February 14, 2014 - February 21, 2014

The summaries provided in this Weekly Recap do not necessarily represent the views of Squire Sanders (US) LLP and should not be deemed to be endorsements of them. The Recap is intended to be a compilation of articles and events to encourage discussion within the conflict minerals community and to keep our readers updated on the most recent developments.

The Conflict Minerals Rule: More Questions than Answers

The conflict minerals rule was featured in the latest blog entry of the National Association of Environmental Management’s (NAEM) The Green Tie blog.

The NAEM staff, in its post Conflict Minerals Reporting Yields As Many Questions as Answers, highlights the complexity of certain supply chains. For example, Karen Yeadon, Manager of Environment, Health and Safety with Emerson Process Management, commented “We buy hundreds of thousands of electronic components…almost every component has a little finish on the little legs of the attachment points. Almost all of them are tin. They [the suppliers] have to figure out where all of their tin comes from.” Sam Waldo, Director of Environment, Health and Safety at Amphenol Corp. added, “From an end-product manufacturer, you could be talking about eight to ten layers of suppliers down below for one part. One of my operations has got eight million active part numbers.” Because of the complexity of companies’ supply chains, and the short time between adoption of the rule and the initial compliance year, many companies now find themselves with more questions than answers when it comes to the rule.

Conflict Minerals: A Reporting Trend for 2014

In her article titled 4 Top Sustainability Reporting Trends for 2014, Cindy Mehallow of GreenBiz.com recaps each reporting trend for 2014 identified by Ernst & Young (E&Y) in its publication Let’s Talk.

One of the reporting trends identified by E&Y is conflict minerals. Throughout her recap, Ms. Mehallow provides insightful tips. In regards to conflict minerals, she states, “For guidance on working with conflict mineral suppliers, the Electronics Components Industry Association (ECIA) position paper and template (PDF) is a great resource. EICA, working [with] [sic] the Global e-Sustainability Initiative, developed the only industry-wide standard reporting template. ECIA suggests that component manufacturers could use this template to post conflict minerals information on their internet sites to support supply chain members and end users.”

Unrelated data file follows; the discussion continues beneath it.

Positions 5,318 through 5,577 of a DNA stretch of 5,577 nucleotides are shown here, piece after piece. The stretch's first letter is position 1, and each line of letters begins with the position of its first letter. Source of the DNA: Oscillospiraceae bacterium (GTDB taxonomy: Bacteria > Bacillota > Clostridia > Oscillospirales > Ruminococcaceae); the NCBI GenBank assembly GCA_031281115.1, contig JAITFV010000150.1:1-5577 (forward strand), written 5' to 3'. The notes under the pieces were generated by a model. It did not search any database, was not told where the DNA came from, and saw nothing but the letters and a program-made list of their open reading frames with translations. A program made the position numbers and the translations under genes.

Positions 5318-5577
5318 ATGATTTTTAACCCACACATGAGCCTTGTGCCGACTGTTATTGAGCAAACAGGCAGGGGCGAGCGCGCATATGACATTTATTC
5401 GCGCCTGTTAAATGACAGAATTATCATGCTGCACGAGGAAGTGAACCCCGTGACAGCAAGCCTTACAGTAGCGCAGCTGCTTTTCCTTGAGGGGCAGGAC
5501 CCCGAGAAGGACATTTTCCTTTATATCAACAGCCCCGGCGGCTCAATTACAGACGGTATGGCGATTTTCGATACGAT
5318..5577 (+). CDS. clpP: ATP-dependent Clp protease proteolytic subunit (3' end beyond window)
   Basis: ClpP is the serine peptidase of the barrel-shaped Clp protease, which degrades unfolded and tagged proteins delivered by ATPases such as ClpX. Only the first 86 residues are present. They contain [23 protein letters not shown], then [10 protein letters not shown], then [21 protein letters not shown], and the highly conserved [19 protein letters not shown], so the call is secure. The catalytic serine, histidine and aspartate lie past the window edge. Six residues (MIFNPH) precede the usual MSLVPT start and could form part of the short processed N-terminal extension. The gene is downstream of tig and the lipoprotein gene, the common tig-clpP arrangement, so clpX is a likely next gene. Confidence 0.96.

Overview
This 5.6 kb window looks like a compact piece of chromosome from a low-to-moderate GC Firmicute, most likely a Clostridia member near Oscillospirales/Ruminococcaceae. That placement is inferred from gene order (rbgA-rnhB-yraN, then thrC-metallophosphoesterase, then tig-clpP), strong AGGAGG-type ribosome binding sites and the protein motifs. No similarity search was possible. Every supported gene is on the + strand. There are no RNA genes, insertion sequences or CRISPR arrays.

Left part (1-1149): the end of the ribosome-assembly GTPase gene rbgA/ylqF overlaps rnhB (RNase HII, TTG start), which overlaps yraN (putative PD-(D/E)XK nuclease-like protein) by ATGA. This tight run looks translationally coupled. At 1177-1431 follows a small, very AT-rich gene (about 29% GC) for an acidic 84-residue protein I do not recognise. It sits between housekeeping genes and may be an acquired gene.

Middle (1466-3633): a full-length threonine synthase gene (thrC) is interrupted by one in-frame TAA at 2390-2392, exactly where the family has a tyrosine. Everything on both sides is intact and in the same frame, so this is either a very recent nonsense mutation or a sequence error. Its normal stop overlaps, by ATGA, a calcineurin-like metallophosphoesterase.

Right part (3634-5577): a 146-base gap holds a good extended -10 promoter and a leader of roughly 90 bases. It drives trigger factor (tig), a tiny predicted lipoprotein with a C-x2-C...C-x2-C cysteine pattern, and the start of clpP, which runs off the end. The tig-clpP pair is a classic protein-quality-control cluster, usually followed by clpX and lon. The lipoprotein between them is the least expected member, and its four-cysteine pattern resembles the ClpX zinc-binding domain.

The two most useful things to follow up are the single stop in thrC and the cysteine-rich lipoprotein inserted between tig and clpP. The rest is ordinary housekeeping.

Note: Actually, there is at least one reporting template that is broadly used in one industry – iPoint’s iPCMP is the template of choice for the automotive industry.

Tips for Tackling the Conflict Minerals Rule

Rose Kelly-Falls, Senior Vice President of Supply Chain Risk Management at Rapid Ratings International Inc., wrote an article in Supply & Demand Chain Executive titled Conflict Minerals Disclosure Certain to Test Supply Chain Professionals’ Mettle.

In her article, Ms. Kelly-Falls provides background information about the conflict minerals rule. In addition, she provides the following tips for tackling the conflict minerals rule:

  1. Identify a leader and build a team. Corporations need to establish a leader to coordinate the many departments that are responsible for ensuring the accuracy of the information submitted to the SEC. Missteps can be costly and everyone in an organization needs to be on board. The leader should [have] a representative from every department to maintain a seamless [diligence process].
  2. Create a process. Reporting conflict mineral status is going to become a regular piece of a corporation’s compliance puzzle. It is essential to establish a repeatable process that examines the supply chain and the suppliers on an ongoing basis. Adopting a software platform or other means to effectively manage a supply chain’s conflict mineral status ensures accuracy, and eases the complexities that come with the deep analysis.
  3. Coordinate a public relations strategy. Conflict minerals are likely going to be uncovered in corporations’ supply chains. With public disclosure, a [supply chain containing conflict minerals] has the potential to earn negative media attention. An appropriate communications strategy is crucial to minimize the impact on a corporation’s value and brand.